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Andrea Hill’s future remains uncertain as council committee adjourns

A meeting of Suffolk County Council Dismissals Appeals Committee,  considering the future of Chief Executive Andrea Hill, was adjourned this evening (Thusday, June 30).

 

The committee will meet again on Monday, July 4.  The previous meeting decided that while some issues had been resolved the independent inquiry into allegations about the treatment of staff, should be extended to to cover hotel expenses.
 
Ms Hill has been effectively suspended since she returned from a holiday eight weeks ago.

Barnet council recognises bloggers as ‘valuable asset’

Recognition of the growing importance of local news/blog sites from, of all unexpected sources, Barnet council. In its State of the Borough report (pdf), it says:

The local blogging community has expanded during 2010-11. In the last six months, almost 1,000 stories about Barnet have been posted on local blogs, and roughly 300 tweets make reference to Barnet (the Council, the place or other areas within the borough) every day.

An active and involved citizenry should be regarded as a valuable asset. The challenge for the Council and its partners is how to engage productively with residents to develop a balanced dialogue using new channels.

Not the Barnet Times Mr Reasonable, The Barnet Eye, Broken Barnet, Barnet Bugle, and, no doubt, others have been examining the council closely. Their  latest success has been to expose the MetPro security scandal which came into the public eye after bloggers noticed members of the public being filmed coming into a council meeting.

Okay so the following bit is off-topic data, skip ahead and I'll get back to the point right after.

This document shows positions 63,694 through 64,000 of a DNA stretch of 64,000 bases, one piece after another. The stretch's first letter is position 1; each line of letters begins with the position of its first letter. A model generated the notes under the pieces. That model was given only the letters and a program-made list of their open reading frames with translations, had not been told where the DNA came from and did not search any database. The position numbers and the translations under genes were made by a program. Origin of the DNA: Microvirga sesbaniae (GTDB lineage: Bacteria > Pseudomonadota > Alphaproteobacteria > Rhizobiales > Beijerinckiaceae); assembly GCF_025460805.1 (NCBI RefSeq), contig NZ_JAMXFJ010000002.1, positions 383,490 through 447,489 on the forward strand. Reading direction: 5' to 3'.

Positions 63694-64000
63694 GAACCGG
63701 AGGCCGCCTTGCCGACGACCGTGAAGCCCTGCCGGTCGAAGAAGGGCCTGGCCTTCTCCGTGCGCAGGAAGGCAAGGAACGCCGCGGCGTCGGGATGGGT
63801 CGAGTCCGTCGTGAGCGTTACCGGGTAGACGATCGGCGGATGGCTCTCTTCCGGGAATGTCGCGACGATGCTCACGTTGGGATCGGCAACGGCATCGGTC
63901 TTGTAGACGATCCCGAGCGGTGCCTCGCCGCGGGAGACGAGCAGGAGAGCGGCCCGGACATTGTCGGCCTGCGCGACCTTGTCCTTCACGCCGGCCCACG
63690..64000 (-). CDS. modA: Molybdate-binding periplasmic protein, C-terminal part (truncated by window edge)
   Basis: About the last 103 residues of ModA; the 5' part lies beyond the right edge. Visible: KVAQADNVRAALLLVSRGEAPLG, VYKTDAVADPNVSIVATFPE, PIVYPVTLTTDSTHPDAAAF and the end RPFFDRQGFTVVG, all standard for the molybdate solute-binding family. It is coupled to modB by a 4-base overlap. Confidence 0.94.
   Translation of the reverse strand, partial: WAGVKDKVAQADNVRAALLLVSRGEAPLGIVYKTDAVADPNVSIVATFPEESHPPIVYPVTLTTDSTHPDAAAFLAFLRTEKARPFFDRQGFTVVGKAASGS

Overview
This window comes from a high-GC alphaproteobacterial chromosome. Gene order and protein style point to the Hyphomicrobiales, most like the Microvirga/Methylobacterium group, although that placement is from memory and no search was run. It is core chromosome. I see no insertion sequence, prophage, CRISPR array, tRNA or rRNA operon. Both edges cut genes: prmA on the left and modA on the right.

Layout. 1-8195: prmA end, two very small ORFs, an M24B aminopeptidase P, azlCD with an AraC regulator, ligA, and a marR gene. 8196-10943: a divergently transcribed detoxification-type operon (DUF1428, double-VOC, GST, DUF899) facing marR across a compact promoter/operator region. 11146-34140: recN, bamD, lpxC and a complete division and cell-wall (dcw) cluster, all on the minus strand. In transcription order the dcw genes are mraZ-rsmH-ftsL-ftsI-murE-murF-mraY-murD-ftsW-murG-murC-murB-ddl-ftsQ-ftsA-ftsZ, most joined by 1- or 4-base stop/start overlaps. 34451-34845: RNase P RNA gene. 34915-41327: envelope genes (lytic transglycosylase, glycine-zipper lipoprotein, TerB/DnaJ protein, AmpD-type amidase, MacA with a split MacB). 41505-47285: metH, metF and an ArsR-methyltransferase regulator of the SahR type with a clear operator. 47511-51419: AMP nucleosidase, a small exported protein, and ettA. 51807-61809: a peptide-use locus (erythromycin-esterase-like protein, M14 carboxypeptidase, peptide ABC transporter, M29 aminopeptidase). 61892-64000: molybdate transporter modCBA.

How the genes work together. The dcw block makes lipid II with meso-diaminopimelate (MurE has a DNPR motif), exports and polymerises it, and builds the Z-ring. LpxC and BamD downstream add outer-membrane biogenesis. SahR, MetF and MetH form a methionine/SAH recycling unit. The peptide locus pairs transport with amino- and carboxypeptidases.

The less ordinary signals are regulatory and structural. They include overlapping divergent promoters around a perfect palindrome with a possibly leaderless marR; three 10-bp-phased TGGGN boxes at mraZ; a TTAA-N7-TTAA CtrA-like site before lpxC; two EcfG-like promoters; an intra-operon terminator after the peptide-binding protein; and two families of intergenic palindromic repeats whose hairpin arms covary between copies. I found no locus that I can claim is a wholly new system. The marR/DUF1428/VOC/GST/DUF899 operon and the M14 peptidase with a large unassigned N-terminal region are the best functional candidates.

Here in Suffolk there has also been a growth in blogging and tweeting about the county council. Reports suggest the same is happening in many other places.

Communities ‘Paying the Bill’ for carnivals

If the police want to be seen as a part of local communities they are going about it a funny way here in the East. And apparently around the whole country.

A big item on BBC Look East last night was about carnivals in crisis. The reason: charges for police road closures as parades pass through towns and villages.

At Caister, Norfolk, the carnival is jeopardy after this year the procession took place around the King George V playing field instead for through the village.

Parish council vice-chairman Tony Baker, told the Great Yarmouth Mercury:

I think it is a great shame that a carnival in a village like this, which has a very good relationship with the police, is going to lose one of the main parts of the carnival just because the police can’t provide the officers for the road closures and carry out the traffic patrols on the route itself.

At Aldeburgh in Suffolk a procession through the seaside town will go ahead but the organisers are facing a funding crisis because of a £5,000 bill for policing, according to the East Anglian Daily Times. The carnival is on August 13—15.

Lowestoft carnival procession has been cancelled and in Beccles the route has been changed to avoid policing charges.

Carnival processions are a quintessential part of English summer life. Events at which the police can show themselves as a part of the communities in which they work.

But we seem to be drifting into a national police force, removed from its roots. The Association of Chief Police Officers has issued national advice which includes charging carnivals up to 75% of the cost of policing.

The guidance document (pdf) headed “Paying the Bill” — is the pun intentional?— covers a whole range of charges and runs to 63 pages.